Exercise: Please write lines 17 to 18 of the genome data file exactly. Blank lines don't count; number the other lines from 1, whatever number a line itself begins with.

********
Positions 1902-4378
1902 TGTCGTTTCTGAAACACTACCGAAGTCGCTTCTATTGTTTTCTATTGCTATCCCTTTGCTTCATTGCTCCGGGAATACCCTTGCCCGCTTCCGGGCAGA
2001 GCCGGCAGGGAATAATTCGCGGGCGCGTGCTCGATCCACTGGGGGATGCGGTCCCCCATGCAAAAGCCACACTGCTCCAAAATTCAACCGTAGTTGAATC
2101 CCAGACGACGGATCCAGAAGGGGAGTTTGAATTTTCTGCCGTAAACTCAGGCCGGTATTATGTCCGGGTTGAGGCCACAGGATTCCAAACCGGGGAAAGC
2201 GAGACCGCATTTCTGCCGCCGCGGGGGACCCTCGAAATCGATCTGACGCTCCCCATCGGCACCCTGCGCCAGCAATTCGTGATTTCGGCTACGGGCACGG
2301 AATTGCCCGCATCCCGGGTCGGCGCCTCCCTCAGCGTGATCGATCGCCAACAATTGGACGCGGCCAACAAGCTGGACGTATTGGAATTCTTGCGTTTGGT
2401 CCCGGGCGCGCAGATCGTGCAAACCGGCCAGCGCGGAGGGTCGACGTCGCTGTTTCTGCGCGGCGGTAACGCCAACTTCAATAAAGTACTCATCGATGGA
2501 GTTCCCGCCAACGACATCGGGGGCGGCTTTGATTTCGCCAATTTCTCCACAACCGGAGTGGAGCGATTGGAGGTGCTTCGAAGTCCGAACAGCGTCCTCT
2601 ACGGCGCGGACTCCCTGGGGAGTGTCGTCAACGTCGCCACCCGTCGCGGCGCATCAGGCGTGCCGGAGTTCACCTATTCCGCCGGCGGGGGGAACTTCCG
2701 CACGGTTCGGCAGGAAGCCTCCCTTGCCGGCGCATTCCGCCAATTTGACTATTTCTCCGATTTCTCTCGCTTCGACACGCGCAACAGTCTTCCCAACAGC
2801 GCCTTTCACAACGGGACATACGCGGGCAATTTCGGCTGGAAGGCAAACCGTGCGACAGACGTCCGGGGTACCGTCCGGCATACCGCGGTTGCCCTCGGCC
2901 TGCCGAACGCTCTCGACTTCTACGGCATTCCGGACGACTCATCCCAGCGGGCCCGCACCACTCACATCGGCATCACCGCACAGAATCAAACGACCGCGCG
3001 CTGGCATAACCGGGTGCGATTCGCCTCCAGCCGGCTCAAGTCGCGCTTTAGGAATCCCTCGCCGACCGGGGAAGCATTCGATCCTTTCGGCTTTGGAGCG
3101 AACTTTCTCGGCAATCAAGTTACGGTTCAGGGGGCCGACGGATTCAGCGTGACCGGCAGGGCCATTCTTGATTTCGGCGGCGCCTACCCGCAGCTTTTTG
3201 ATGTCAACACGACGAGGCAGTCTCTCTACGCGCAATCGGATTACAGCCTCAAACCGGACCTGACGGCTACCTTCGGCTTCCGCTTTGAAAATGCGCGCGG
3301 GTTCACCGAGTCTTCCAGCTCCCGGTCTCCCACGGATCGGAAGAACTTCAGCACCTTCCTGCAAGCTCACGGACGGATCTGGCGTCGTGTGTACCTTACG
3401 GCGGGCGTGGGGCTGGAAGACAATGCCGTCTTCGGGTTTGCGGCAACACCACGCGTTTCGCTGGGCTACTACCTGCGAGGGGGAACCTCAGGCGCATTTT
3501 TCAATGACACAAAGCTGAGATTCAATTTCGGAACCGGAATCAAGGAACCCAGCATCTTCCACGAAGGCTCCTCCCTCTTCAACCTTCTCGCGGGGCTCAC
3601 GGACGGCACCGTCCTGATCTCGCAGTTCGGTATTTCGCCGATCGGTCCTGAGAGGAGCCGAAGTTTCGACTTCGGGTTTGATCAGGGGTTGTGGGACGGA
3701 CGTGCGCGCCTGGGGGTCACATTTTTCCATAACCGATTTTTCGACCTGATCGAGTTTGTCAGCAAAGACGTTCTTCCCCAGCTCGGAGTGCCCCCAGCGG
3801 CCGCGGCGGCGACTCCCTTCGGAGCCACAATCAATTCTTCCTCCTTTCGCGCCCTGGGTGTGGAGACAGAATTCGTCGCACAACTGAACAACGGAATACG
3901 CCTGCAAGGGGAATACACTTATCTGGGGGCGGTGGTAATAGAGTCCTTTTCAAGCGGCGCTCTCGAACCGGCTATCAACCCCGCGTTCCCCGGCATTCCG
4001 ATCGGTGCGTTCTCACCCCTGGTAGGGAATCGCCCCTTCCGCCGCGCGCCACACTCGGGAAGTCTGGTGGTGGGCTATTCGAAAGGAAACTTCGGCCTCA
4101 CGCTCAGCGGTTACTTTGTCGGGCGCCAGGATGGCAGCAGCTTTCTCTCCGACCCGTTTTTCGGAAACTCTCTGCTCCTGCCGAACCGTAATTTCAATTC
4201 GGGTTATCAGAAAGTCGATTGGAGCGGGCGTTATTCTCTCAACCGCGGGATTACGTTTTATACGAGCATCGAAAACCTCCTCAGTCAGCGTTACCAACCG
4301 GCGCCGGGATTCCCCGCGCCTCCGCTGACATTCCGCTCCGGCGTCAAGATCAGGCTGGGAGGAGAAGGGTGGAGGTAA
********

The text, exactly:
3401 GCGGGCGTGGGGCTGGAAGACAATGCCGTCTTCGGGTTTGCGGCAACACCACGCGTTTCGCTGGGCTACTACCTGCGAGGGGGAACCTCAGGCGCATTTT
3501 TCAATGACACAAAGCTGAGATTCAATTTCGGAACCGGAATCAAGGAACCCAGCATCTTCCACGAAGGCTCCTCCCTCTTCAACCTTCTCGCGGGGCTCAC